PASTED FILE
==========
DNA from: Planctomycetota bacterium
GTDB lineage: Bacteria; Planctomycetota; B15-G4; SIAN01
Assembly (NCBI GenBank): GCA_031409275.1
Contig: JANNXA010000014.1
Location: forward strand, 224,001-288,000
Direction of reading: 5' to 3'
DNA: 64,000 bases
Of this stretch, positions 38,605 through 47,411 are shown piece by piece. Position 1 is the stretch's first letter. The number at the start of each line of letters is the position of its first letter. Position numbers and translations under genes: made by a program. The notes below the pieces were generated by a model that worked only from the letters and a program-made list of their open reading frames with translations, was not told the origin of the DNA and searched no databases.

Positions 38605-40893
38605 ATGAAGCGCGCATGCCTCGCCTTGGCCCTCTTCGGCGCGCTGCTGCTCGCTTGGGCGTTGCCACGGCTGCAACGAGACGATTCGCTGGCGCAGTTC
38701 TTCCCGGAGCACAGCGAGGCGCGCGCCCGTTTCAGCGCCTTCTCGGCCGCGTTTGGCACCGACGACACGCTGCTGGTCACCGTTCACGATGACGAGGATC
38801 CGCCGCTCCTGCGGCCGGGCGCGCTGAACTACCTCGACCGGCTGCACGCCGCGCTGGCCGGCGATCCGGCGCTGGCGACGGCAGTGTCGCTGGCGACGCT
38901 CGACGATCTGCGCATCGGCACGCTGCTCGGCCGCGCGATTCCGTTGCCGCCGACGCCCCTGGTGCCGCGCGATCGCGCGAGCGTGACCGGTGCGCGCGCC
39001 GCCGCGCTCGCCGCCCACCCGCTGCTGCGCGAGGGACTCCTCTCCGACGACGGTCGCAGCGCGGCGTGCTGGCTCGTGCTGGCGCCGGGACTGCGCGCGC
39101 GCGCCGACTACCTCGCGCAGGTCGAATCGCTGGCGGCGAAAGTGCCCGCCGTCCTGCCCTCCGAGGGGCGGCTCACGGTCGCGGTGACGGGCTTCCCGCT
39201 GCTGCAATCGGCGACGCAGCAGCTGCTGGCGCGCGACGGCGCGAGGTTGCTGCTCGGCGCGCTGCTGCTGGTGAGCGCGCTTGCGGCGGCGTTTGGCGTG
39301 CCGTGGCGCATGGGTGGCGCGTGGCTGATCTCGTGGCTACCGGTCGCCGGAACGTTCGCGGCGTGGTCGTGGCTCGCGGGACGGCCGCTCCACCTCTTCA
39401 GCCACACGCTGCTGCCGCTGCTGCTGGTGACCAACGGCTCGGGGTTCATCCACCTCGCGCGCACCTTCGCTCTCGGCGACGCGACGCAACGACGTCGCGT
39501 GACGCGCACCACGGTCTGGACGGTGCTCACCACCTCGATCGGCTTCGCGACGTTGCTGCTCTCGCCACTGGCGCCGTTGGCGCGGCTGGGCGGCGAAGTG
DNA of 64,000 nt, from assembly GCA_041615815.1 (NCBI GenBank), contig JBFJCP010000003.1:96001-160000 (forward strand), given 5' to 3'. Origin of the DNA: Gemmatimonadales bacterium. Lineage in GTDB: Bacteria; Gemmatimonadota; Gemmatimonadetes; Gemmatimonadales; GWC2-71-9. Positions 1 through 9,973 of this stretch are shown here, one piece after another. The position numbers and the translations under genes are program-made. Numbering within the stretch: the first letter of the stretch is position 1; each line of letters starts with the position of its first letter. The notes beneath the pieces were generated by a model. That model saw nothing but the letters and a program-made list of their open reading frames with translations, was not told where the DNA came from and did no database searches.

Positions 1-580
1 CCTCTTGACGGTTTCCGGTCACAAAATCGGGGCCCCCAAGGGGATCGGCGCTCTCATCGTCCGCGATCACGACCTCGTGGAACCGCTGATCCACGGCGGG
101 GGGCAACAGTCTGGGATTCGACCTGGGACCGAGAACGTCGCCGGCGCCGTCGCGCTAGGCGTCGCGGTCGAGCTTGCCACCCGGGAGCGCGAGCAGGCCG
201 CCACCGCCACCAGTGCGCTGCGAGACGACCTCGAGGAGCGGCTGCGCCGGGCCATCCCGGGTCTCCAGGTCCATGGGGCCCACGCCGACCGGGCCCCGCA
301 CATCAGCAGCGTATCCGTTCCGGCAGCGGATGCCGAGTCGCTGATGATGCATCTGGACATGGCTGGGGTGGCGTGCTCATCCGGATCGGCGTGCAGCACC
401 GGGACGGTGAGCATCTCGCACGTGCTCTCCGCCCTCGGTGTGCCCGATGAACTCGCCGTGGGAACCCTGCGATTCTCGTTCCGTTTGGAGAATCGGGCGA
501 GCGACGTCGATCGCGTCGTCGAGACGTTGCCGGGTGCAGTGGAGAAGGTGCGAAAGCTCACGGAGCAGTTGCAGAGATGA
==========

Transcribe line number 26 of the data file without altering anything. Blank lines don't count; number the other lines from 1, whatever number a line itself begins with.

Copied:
401 GGGACGGTGAGCATCTCGCACGTGCTCTCCGCCCTCGGTGTGCCCGATGAACTCGCCGTGGGAACCCTGCGATTCTCGTTCCGTTTGGAGAATCGGGCGA